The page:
Abstract: The purpose of this paper is to explore the effects of island status and country size on institutional quality, and to determine if these institutional effects can explain the relatively strong economic performance of islands and small countries. One of the main findings of this paper is that the relationship between island status and institutional quality is significantly positive, and that these results are robust to the inclusion of a number of control variables. Further, we find that country size is negatively related to institutional quality, which is in keeping with previous results. Finally, using an instrumental variable method we demonstrate that when Rule of Law is included in regressions on levels of per capita GDP, the positive effects of small country size and island status disappear. These results provide further support for our hypothesis that institutions account for these countries’ relatively better economic performance. <p>
    Keywords: islands; political institutions; economic institutions; rule of law; development
    JEL: N40 O10
    Date: 2007–06–19
  9. By: Djumashev, R
    Abstract: Corruption in the public sector erodes tax compliance and leads to higher tax evasion. Moreover, corrupt public officials abuse their public power to extort bribes from the private agents. In both types of interaction with the public sector, the private agents are bound to face uncertainty with respect to their disposable incomes. To analyse effects of this uncertainty, a stochastic dynamic growth model with the public sector is examined. It is shown that deterministic excessive red tape and corruption deteriorate the growth potential through income redistribution and public sector inefficiencies. Most importantly, it is demonstrated that the increase in corruption via higher uncertainty exerts adverse effects on capital accumulation, thus leading to lower growth rates.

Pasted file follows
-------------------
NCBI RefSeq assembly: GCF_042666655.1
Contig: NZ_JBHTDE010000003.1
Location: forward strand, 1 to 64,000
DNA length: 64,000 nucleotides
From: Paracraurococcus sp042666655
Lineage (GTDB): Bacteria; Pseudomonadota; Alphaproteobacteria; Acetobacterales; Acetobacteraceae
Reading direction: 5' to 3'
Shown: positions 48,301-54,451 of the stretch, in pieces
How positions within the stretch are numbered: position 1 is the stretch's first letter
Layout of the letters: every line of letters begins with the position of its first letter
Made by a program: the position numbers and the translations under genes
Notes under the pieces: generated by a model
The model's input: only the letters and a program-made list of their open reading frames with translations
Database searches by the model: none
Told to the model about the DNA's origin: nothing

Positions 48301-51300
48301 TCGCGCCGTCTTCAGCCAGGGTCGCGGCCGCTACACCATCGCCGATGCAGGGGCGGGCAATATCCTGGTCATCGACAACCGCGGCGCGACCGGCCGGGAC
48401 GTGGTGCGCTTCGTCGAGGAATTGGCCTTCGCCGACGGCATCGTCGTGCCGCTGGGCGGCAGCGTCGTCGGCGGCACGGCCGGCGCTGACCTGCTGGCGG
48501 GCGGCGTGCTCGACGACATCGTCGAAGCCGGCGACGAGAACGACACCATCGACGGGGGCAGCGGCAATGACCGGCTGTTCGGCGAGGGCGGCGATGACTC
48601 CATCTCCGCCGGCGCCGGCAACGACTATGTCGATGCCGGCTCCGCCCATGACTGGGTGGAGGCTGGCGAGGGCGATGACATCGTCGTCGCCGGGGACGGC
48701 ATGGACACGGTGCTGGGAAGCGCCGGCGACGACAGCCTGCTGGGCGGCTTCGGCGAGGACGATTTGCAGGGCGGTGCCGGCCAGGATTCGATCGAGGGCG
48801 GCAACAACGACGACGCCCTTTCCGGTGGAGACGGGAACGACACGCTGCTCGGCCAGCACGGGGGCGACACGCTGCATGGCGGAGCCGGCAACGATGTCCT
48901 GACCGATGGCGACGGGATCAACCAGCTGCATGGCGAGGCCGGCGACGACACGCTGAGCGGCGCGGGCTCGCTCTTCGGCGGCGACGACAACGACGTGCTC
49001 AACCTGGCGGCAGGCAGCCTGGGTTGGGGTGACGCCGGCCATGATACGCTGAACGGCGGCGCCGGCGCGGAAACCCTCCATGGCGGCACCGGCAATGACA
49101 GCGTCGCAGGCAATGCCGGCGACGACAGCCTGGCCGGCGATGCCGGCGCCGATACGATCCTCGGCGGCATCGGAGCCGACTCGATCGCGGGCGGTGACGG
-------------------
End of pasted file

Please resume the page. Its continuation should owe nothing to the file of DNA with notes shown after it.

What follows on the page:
Keywords: Corruption; growth; public goods; tax evasion; uncertainty
    JEL: E20 O16 O41 D92 D72 E60 H26 G11 H41
    Date: 2007–06–26
  10. By: Tranchant, Jean-Pierre
    Abstract: Decentralization is increasing in all parts of the world. Assessing the efficiency of decentralization as a means to mitigate ethnic conflict is then of primarily importance. This paper builds a simple model of decentralization as an empowerment mechanism. It suggests that decentralization could promote peace conditional on a set of countries and groups characteristics. Typically, decentralization should empower minorities which are small at the national level, while representing a critical mass of the population in the regions they live in. Empirical results confirm that decentralization impacts ethnic conflict only when those conditioning factors are controlled for. Furthermore, decentralization dampens all forms of ethnic violence for groups spatially concentrated enough and/or for groups having a local majority. In contrast, it fuels protest and even rebellion for groups lacking one. The paper then highlights the crucial need to build checks and balances mechanisms at the regional level for local minorities not being harmed by the decentralization process.